Nonetheless, his kind of life has an allure for other lonely people who also live under the illusion that you can win love and respect with bling and buzz. Michael Cohen was one of these people. He testified that in serving Donald Trump he felt he was serving a cause larger than self. Those causes were celebrity and wealth.
.. Getting arrested seems to have been a good education for Cohen. He now realizes that Trump will not provide him with the sustenance he needs. I believe that Cohen basically told the truth in his testimony on Wednesday, but I don’t believe that he is a changed man.
There is none of the purgation of self and transformation of spirit that happens among people who have truly been altered. He’s just switched teams and concluded that the Democrats can now give him what he wants, so he says what appeals to them. That may be progress, but it is not moral renewal.
Cohen has left the Thugs for Trump club and passed that baton to certain House Republicans. I would have loved to have been in the strategy session when the House Republicans decided to be incurious about Trump’s sins and crimes but to rip the skin off Cohen.
Normal people have moral sentiments. Normal people are repulsed when the president of their own nation lies, cheats, practices bigotry, allegedly pays off porn star mistresses.
Were Republican House members enthusiastic or morose as they decided to turn off their own moral circuits, when they decided to be monumentally unconcerned by the fact that their leader may be a moral cretin?
Do they think that having anesthetized their moral sense in this case they will simply turn it on again down the road? Having turned off their soul at work, do they think they will be able to turn it on again when they go home to the spouse and kids?
“I am so proud to take the @CPAC stage tomorrow morning w two of my heroes @RepMarkMeadows and @Jim_Jordan who were courageous in Congress today,” he wrote. “You speak for all of us.”
But former governor Chris Christie (R-N.J.), who is close to the president, said on ABC that he can “guarantee” Trump is “sitting in Vietnam right now, fuming that no one’s defending him.” He also argued the performance was “either a failure of those Republicans on the Hill or a failure of the White House to have a unified strategy with them.”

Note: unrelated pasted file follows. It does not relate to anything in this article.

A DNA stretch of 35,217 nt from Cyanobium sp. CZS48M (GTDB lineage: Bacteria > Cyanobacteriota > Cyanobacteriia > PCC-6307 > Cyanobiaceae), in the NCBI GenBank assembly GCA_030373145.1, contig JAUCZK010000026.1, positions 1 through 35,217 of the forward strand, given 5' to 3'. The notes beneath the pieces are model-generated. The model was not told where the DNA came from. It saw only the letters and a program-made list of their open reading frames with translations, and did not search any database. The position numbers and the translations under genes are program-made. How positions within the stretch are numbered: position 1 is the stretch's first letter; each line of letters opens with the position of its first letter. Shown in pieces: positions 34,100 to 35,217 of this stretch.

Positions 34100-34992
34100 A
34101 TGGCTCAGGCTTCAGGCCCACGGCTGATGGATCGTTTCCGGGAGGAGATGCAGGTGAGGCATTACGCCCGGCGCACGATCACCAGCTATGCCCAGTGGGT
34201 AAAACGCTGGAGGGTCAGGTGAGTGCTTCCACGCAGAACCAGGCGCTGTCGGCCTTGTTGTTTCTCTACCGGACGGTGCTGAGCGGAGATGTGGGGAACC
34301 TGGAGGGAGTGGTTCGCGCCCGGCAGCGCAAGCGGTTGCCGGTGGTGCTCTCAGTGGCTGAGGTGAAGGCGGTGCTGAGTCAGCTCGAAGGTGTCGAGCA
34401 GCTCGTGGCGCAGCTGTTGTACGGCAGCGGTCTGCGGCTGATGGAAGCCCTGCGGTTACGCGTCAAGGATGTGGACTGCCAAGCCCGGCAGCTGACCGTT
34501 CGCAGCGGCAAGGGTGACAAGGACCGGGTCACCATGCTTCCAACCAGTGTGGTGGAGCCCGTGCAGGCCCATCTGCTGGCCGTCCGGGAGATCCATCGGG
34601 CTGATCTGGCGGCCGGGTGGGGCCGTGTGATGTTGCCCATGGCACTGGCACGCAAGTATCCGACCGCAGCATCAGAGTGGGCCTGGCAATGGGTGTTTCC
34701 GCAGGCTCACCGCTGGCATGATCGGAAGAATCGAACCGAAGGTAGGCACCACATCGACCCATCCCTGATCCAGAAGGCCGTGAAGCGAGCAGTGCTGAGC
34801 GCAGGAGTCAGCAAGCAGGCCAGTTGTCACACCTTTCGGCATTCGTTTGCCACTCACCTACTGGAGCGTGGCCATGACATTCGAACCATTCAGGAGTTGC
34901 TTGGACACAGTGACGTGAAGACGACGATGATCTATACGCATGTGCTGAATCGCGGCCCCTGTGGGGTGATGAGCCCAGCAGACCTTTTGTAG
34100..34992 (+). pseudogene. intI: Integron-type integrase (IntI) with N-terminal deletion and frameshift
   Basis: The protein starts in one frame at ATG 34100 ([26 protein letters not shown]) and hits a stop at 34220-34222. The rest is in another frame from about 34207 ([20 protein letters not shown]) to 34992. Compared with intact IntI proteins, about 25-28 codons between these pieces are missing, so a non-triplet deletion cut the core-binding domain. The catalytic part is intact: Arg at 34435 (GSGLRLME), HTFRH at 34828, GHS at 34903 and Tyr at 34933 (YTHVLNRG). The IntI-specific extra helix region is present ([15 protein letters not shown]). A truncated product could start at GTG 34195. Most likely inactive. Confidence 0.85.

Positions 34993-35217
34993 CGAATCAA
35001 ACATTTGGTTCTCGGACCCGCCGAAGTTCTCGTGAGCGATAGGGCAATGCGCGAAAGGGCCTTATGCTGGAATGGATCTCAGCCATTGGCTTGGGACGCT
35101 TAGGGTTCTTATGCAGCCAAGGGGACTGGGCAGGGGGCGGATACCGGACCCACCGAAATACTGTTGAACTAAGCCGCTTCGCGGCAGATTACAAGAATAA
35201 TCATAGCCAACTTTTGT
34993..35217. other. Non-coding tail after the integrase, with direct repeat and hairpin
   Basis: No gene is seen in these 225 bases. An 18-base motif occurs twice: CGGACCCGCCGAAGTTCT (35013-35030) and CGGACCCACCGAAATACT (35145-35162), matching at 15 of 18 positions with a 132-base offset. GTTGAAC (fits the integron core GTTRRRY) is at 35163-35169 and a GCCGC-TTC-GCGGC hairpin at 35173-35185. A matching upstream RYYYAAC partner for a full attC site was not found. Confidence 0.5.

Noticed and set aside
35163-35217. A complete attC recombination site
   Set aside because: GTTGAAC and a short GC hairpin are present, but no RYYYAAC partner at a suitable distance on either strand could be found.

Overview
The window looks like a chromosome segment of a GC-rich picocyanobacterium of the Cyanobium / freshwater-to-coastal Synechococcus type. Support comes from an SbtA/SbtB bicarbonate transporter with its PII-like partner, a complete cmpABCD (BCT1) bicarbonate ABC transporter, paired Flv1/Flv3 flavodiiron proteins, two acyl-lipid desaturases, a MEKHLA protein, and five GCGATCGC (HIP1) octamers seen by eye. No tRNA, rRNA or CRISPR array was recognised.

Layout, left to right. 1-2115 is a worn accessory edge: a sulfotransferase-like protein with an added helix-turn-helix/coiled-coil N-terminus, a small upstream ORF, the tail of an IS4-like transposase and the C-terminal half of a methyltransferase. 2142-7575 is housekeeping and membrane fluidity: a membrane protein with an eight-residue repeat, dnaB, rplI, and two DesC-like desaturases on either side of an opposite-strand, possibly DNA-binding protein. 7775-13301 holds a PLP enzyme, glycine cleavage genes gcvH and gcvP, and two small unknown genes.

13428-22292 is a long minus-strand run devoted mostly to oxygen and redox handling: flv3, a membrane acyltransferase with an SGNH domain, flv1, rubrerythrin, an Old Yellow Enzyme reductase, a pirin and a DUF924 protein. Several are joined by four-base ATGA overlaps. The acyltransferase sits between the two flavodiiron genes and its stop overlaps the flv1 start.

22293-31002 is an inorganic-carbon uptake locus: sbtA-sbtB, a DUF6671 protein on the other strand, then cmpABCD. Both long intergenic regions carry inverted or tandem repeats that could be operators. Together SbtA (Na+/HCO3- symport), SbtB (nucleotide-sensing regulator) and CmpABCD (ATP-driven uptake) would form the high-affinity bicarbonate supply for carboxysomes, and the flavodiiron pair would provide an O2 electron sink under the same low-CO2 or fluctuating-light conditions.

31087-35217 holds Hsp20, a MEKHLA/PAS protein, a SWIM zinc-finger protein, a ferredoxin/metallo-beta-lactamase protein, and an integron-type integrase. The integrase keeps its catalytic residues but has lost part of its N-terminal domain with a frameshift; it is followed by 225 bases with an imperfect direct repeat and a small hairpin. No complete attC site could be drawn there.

“There hasn’t been one Republican yet who’s tried to defend the president on the substance,” he said. “As the day goes on, [people are] going to get tired of hearing the attacks on Cohen’s credibility. . . . Where’s the defense of the president?”
Other Republicans on the Hill privately agreed. Most, however, mused that Jordan couldn’t have done any better given his position in the minority and the fact that Republicans were defending Trump.
“Truthfully, it is tough to ignore some of the gross immoral behavior by the president,” said one senior House Republican who requested anonymity to speak frankly. “The reason there was no defense is because there is no defense.”
Jordan, a fierce Trump ally, said his strategy was working during a committee break Wednesday evening. His members had prepared and coordinated and “were in touch with all kinds of people” to get ready, he said — though he played coy when asked about coordination with White House.
GOP leaders were apprised of the strategy to discredit Cohen as untrustworthy. But they gave Jordan, who is known for his bulldog-like tactics grilling witnesses during hearings, free rein.
“We’re asking the questions that we think need to be asked,” Jordan said of his strategy. “We’re making the point that we think the American people need to understand, plain and simply.”
Jordan pointed to Rep. Thomas Massie’s (R-Ky.) line of questioning when pressed for an example of a defense of Trump. Massie had referenced Cohen’s written testimony, in which he said he paid money to a porn star without considering whether it was the right thing to do.
“Is that being a good lawyer? To not even consider whether it’s legal or not?” Massie asked. Cohen didn’t answer the question, merely arguing that he did what he thought Trump wanted.
The hearing marked Jordan’s first turn in the spotlight as the leader of the committee’s Republicans. Trump personally wanted him or his close friend Meadows to lead his defense against the Democrats. And many Republicans in the House, well-versed in Jordan’s tactics, agreed with the promotion.
When Republicans did try to defend Trump, their approach didn’t seem to elicit the intended effect. Meadows tried to parry Cohen’s allegation that Trump was a racist by inviting a longtime black friend of Trump’s, Lynne Patton, to stand behind him.
But the moment attracted criticism, when two black Democrats on the panel scoffed at Meadows’s suggestion that a person with a black friend could not possibly be a racist.
“Would you agree that someone could deny rental units to African Americans, lead the birther movement, refer to the diaspora as ‘shithole countries,’ refer to white supremacists as ‘fine people,’ have a black friend, and still be racist?” Rep. Ayanna Pressley (D-Mass.), a freshman legislator, asked Cohen at one point.
The question was clearly for Meadows. Rep. Rashida Tlaib (D-Mich.), another freshman, was less forgiving and even seemed to suggest Meadows was racist for bringing in a black woman and using her as “a prop” to defend the president.